- Innocents in the Path of Violence
- Police and First Responders
This mass killing went from active shooter (hunt and neutralize) to an armed barricaded hostage-taking (hold, negotiate, prepare immediate action plans) in literally a matter of minutes. From what I have read I cannot fault the police commanders from attempting to work the hostage situation to a successful conclusion. Every active shooter situation can change course (and response direction) with the absence of active shooting, and the known location of the killer.
Police officers from Command down to new patrol officers must assess and identify the situation for what it is at that time, not what it was a minute ago, and cannot simply engage a course of action in a “one-size-fits-all” mentality. Things change, and those changes can have dramatic influences on a successful outcome or a horrendously botched effort by police. In this event, had the police screwed up their response, I am confident more lives would have been lost.
Initially, the officers tried to protect the victims and innocent bystanders by engaging the suspect in a gun battle. However, the suspect was able to retreat into a bathroom with several hostages, and the shooting ceased, or at least became more sporadic and aimed mostly at law enforcement. At that point, the situation has dramatically changed. Police officers may be tempted to just burst in blasting and hope for the best, but that is not supported by vetted training organizations like NTOA and IACP.
The standard response at that point is to Contain, Control, and Call-Out. Speed is only part of the equation in effective spree killer responses. By containing and controlling the terrorist’s movements it allows time to plan, evaluate and assess the scene by follow-up officers. Rescue teams can be sent in (if practical) to begin evacuating casualties. Without the immediate stimulus of death to the hostages (shooting, screaming, countdown, etc.), an attempt by law enforcement to rush the restroom would most likely have ended in catastrophe.
The terrorist would have likely placed hostages between him and the police, resulting in an impossible situation for the police to win. The element of surprise would most likely have been lost, even using distractionary devices. Police officers shooting hostages, in the “violence of action” some have been taught for these responses, would have been a disaster likely resulting in multiple police casualties further confusing the chaotic situation. Not that I don’t recognize we are #3 on the list, but sometimes the best course of action for #1 (hostages/victims) and #2 (innocent bystanders) is for us to slow down and hold. If we take the cavalier “John Wayne” approach and those actions bring death or injury to #1 or #2 because of our carelessness, we have failed the Priority of Life just as much as if we sat outside and did nothing during an active killing.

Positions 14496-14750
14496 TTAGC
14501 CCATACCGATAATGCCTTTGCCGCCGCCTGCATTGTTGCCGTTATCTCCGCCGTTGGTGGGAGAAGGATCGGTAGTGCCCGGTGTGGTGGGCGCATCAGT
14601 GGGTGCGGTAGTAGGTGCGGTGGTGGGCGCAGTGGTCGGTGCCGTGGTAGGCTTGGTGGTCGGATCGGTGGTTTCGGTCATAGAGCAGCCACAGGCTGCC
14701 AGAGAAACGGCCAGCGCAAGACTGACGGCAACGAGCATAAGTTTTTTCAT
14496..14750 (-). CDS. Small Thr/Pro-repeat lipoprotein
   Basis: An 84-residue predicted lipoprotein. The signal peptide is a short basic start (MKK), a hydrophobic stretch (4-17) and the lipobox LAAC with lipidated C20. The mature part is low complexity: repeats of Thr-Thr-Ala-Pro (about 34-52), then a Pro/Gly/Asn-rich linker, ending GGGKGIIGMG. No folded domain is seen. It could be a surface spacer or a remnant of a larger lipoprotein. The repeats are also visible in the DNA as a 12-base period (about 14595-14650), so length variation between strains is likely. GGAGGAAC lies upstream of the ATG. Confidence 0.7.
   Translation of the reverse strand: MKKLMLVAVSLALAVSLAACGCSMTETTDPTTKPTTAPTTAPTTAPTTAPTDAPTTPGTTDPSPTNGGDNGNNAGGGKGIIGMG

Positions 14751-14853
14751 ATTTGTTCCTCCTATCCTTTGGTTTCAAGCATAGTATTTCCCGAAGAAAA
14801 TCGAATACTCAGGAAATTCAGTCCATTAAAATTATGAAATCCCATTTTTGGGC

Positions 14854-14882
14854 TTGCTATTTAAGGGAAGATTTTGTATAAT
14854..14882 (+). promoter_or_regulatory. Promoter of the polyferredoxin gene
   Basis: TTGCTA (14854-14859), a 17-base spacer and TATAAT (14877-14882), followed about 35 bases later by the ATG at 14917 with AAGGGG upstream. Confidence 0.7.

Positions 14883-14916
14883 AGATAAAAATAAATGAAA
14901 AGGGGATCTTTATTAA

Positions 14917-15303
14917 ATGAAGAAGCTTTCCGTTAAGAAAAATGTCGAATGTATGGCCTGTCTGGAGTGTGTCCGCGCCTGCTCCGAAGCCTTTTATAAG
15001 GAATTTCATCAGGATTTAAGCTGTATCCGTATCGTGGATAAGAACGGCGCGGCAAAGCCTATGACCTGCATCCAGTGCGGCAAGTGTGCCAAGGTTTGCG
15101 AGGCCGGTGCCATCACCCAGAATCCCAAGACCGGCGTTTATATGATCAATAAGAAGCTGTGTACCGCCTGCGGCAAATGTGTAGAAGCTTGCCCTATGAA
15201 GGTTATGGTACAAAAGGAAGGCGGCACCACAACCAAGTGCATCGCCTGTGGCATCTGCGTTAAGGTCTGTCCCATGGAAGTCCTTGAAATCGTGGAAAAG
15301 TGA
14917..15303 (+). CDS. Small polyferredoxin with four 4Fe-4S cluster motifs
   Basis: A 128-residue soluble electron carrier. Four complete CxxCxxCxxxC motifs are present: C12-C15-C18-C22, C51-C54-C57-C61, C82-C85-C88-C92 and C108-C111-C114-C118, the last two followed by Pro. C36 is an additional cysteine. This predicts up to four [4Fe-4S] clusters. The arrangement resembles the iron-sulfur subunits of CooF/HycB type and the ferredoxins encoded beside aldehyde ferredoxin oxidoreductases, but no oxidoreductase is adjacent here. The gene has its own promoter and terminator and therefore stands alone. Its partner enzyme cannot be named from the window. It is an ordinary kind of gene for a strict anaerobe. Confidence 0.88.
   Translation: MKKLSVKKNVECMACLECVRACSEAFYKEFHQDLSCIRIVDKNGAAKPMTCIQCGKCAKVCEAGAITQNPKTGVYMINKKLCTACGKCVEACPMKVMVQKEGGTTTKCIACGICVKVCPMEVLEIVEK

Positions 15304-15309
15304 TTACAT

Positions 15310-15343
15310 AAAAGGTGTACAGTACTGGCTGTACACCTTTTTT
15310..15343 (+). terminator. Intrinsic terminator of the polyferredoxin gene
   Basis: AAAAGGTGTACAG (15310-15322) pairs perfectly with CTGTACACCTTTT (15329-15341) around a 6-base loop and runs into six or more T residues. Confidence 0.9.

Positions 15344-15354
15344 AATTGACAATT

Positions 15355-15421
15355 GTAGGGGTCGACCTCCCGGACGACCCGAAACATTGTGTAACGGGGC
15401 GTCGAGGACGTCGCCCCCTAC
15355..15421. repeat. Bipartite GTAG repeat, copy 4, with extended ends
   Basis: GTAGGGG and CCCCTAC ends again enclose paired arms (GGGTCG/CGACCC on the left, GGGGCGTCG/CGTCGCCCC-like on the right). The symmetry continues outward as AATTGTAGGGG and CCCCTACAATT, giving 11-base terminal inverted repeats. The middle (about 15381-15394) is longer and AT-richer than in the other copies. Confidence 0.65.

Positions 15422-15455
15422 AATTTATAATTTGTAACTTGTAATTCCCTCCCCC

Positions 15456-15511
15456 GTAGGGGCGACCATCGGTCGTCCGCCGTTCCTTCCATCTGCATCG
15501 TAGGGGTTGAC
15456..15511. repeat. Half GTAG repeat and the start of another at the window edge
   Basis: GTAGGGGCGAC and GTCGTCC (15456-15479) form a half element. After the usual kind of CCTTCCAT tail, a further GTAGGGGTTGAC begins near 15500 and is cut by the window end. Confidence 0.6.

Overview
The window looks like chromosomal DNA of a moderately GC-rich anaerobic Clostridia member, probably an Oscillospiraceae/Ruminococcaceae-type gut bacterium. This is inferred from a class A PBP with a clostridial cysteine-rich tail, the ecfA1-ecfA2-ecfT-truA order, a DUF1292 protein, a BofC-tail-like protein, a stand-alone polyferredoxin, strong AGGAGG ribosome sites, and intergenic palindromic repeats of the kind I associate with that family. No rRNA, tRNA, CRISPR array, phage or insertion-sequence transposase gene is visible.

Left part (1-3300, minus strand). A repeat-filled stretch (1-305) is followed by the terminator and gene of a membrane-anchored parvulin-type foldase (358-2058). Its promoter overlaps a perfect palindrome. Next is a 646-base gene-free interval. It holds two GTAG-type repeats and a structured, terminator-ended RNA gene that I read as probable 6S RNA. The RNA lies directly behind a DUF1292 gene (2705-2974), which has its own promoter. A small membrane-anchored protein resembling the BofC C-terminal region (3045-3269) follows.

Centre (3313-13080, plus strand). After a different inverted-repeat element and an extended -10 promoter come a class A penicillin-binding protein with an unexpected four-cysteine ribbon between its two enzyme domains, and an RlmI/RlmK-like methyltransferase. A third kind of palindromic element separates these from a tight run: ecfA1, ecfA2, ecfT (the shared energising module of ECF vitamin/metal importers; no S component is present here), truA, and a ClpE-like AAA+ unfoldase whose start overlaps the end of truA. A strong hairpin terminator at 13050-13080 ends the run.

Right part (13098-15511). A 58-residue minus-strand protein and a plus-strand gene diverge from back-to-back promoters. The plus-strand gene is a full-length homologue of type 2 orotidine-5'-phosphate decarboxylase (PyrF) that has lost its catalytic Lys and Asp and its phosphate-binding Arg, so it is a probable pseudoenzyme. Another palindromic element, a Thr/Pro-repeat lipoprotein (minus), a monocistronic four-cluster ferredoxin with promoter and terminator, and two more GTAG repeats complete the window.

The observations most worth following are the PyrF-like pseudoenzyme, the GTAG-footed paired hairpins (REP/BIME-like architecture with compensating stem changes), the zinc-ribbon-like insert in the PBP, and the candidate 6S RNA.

Rushing into the restroom with the circumstances at Pulse would have been playing Russian roulette with the hostages’ lives, a dangerous game of chance where we are betting we will be quicker and more accurate than the shooter inside his stronghold. It may be necessary if the actions of the killer dictate that course, but otherwise, it is just foolish and reckless. Unless something comes out contradictory, I believe the Orlando area law enforcement response was excellent.
Mass Killing to Barricaded Hostages
If a shooter is located, barricaded with hostages it would be unwise to immediately rush in. For that matter, it would be unwise to rush into a stronghold where just the killer is located. Copious amounts of OC and CS gas, along with flashbangs, should severely limit the killer’s ability to resist. Let him come out peacefully to surrender, or come out on your terms into a well-fortified line of police firearms. In the Orlando event, once the killer stopped shooting civilians and holed up in the bathroom with hostages, standard hostage incident procedures should be followed.
EDITOR’S NOTE: An article posted on PoliceOne.com has agreed with this statement and supported the response by Orlando law enforcement.
The lives of the hostages are paramount. Unplanned and uncoordinated assaults on the bathroom would likely cost the lives of hostages. That is unacceptable. Obviously, if the killer begins to kill hostages, and emergency action team should be very close by and ready to act immediately. Any deaths of hostages are on the killer, not on a failed police strategy. However, rushing into the restroom because once the train started moving we couldn’t put on the brakes, is a failure of police strategy and the resulting deaths and injuries are on us.
It sounds as if the Orlando Police and Orange County Sheriff’s Department responded admirably and extremely professionally. In the 3-hour stand-off, a Command Post was established, coordination of resources was delivered, specific assignments were given out, and deliberate and emergency action plans were established. When the terrorist’s actions and words led Command to believe the danger to the hostages was immediate, their well-thought-out plans were executed to near perfection. The exterior wall of the restroom was breached with the ram of a Bearcat, while flashbangs (FSDD) and chemical munitions were delivered inside. Nearly simultaneously, the emergency action team entered the restroom and shot the terrorist to death.